Employers now have an explicit duty to eliminate or minimise (in so far as is reasonably practicable) psychosocial risks and hazards in the workplace following changes to the Work Health and Safety Regulation 2017 (NSW) (WHS Regulation). At a minimum, businesses must look to implement a systematic risk management framework to manage exposure to the risk to the health or safety of workers.
The changes and what they are mean for organisations are outlined below.
A shift in perception
Under the Work Health and Safety Act 2011 (NSW) (WHS Act), a “person conducting a business or undertaking” (PCBU), such as an employer, has a statutory duty to ensure, so far as is reasonably practicable, the health and safety of workers engaged by the PCBU while the workers are at work in the business or undertaking.
This duty and the reference to the “health and safety” of a worker has always encompassed both the worker’s physical and mental health, however in recent times (including following the 2018/2019 review of the national model work, health and safety laws) there has been greater awareness and guidance provided in relation to managing and minimising psychological risks in the workplace.
This has resulted in:
the introduction of Codes of Practice specifically dealing with psychosocial risks and hazards, including Safe Work Australia’s “Managing psychosocial hazards at work” Code of Practice and SafeWork New South Wales’ “Managing psychosocial hazards at work” Code of Practice (the Code). Other states and territories are expected to follow suit;
amendments to work, health and safety regulations (including the WHS Regulation) which now expressly refer to psychosocial risks and hazards.
What has changed? Amendments to the WHS Regulation
On 1 October 2022, new provisions were introduced to the WHS Regulation regarding psychosocial hazards and risks in the workplace, including introducing an express requirement for PCBUs to manage psychosocial hazards and risks. The terms “psychosocial hazard” and “psychosocial risk” are also defined.
The WHS Regulation, which has legal force, operates alongside the WHS Act and sets out specific requirements for particular hazards and risks.
The WHS Regulation also sets out the matters an organisation must consider when determining the “control measures” to implement when seeking to eliminate or reduce a risk to health and safety.
What is a psychosocial hazard?
A psychosocial hazard is anything that could cause psychological harm.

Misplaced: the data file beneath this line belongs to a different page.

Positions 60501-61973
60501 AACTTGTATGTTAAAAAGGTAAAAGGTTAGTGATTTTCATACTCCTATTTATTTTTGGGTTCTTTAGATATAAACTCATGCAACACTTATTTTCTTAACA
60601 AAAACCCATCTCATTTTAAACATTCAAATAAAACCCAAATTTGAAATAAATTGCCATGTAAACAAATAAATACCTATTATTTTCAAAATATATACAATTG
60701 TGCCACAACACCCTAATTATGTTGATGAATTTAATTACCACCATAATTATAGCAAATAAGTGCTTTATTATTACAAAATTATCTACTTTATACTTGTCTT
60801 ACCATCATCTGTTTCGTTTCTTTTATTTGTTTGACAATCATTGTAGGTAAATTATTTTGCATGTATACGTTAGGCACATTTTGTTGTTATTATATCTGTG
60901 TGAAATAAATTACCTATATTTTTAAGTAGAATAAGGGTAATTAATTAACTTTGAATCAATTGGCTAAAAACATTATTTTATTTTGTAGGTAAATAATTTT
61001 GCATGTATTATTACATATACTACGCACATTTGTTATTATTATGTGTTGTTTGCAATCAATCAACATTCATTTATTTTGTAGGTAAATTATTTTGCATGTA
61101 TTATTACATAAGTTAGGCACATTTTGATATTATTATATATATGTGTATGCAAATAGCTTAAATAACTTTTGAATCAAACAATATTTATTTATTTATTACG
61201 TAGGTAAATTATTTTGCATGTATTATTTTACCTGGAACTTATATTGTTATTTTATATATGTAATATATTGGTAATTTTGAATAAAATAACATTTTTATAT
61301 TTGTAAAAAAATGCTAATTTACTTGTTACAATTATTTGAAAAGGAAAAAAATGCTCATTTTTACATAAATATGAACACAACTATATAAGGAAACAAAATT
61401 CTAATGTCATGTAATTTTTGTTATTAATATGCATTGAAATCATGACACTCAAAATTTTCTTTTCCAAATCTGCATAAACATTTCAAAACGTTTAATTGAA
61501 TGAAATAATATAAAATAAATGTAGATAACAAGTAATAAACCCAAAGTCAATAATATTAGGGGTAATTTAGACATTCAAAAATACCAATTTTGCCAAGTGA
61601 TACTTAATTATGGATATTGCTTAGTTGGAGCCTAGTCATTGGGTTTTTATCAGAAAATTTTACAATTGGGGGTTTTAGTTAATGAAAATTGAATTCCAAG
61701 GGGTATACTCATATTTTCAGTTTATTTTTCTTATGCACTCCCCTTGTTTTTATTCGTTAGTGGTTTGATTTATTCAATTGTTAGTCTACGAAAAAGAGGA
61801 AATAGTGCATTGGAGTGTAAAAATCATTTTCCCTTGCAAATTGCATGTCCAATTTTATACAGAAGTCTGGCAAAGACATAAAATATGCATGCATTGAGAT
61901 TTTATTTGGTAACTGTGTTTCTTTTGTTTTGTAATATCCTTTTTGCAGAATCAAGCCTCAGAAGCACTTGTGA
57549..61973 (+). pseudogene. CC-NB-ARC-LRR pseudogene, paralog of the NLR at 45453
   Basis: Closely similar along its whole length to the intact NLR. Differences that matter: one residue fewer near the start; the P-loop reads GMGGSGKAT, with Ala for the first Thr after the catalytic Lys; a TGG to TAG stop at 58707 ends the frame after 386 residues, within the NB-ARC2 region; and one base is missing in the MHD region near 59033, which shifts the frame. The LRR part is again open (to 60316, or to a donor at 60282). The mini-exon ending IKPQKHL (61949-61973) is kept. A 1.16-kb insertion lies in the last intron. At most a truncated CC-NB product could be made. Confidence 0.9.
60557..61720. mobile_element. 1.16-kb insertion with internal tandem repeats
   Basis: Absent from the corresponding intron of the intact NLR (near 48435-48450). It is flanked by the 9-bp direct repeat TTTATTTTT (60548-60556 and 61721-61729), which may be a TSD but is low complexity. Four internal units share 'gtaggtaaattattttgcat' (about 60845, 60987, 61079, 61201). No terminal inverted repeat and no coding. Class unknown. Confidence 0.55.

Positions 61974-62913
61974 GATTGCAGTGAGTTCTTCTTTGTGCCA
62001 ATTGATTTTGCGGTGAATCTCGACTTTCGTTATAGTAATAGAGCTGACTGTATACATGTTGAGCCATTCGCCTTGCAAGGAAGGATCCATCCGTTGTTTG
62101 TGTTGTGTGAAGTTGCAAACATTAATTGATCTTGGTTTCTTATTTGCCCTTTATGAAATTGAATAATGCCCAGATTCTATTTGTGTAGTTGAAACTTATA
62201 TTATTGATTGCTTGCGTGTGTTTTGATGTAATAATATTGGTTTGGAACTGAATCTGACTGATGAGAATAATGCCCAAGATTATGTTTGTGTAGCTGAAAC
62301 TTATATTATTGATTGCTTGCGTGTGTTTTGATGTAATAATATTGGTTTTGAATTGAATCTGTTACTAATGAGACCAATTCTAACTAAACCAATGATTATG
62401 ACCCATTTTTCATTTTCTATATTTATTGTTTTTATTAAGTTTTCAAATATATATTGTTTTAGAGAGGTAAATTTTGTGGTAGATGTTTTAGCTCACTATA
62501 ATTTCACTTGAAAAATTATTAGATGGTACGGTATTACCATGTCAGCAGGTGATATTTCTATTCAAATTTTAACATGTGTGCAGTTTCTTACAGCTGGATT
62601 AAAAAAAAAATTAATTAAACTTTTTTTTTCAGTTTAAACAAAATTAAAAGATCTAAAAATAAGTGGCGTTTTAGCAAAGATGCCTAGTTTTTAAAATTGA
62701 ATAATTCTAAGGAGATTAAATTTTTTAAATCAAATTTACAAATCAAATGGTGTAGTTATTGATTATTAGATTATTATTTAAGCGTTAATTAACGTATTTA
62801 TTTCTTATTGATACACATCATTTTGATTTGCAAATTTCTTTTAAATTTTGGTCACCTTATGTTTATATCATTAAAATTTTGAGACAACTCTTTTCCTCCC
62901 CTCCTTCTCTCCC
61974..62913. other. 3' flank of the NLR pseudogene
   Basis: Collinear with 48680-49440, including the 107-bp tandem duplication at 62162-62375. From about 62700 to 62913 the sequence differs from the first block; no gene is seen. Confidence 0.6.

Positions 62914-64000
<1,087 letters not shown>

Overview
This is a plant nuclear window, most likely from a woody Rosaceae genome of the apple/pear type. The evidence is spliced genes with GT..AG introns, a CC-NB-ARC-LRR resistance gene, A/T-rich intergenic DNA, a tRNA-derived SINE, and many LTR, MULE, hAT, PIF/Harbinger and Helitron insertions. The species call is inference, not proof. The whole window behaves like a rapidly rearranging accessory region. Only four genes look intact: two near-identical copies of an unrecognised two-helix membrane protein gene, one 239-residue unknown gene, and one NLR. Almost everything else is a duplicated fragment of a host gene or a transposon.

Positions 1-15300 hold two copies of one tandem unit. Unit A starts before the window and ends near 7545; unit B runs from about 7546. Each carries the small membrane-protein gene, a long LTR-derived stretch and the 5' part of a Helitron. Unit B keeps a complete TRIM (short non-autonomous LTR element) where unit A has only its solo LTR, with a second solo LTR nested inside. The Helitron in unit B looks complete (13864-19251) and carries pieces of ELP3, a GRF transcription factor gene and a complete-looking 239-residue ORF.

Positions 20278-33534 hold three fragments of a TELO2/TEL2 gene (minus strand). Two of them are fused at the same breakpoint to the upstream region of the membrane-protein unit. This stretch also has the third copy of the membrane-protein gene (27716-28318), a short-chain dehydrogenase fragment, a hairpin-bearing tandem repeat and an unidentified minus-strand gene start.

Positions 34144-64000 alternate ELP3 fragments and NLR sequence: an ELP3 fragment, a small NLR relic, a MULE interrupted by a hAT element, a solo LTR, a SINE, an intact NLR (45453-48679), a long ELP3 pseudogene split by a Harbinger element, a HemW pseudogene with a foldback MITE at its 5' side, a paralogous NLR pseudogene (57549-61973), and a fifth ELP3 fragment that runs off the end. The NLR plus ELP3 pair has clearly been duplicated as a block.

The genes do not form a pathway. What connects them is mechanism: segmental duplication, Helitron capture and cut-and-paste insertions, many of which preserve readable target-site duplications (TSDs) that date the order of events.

Psychosocial hazards at work are aspects of work and situations that may cause a stress response which in turn can lead to psychological or physical harm (or both). It includes hazards which arise from or relate to the design or management of work, a work environment, plant at the workplace or workplace interactions or behaviours.
Examples of psychosocial hazards include role overload (e.g. high workloads or job demands), role underload (low workloads or job demands), low job control, poor support, lack of role clarity, bullying or sexual harassment, traumatic events, remote or isolated work, workplace conflict or poor workplace relationships.
What does this mean for employers?
The Code and the WHS Regulation focus on the early identification and prevention of psychosocial harm. This includes taking proactive steps to undertake a risk management assessment of psychosocial hazards and matters which may exist in the workplace. PCBUs (which include employers) must manage psychosocial risks in accordance with the WHS Regulation and the Code.
The steps in the risk management process
Broadly the risk management steps (as outlined in and recommended by the Code) are as follows:
Step 1: identifying the psychosocial hazards. The hazards will vary depending on the nature of the workplace and the work performed.
Step 2: assessing and prioritising the psychosocial hazards and risks.
Step 3: implementing control measures which either eliminate psychosocial risks and hazards, so far as is reasonably practicable, or if it is not reasonably practicable to eliminate the risks, minimise the risks so far as is reasonably practicable.
Step 4: proactively maintaining, monitoring and reviewing the effectiveness of the control measures. This also includes responding to reports of any risks/incidents, investigating any risks/incidents and maintaining appropriate records (such as an “organisational risk register” which records hazards and incidents).
By way of summary:
PCBUs have a statutory duty to ensure, so far as is reasonably practicable, the health and safety of workers engaged by the PCBU. This includes both the workers’ physical and psychosocial health;
this is not a new duty, rather there has recently been an increased focus on workers’ psychosocial wellbeing, through the introduction of the Code and changes to the WHS Regulation;
the WHS Regulation now expressly refers to the control measures which may be appropriate when managing psychosocial hazards and risks and define the terms psychosocial hazards and psychosocial risks;
the Code has been introduced as a means to assist organisations to comply with the WHS Act and the WHS Regulation (specifically in relation to psychosocial health). The focus is on the prevention of harm and proactive risk management which takes a holistic approach;
PCBUs should take steps to identify, review and consider the hazards and risks which may exist in the workplace in respect of its workers’ psychosocial health and undertake a risk assessment and management process. Where appropriate and required, control measures should be implemented to eliminate or reduce these risks (so far as is reasonably practicable).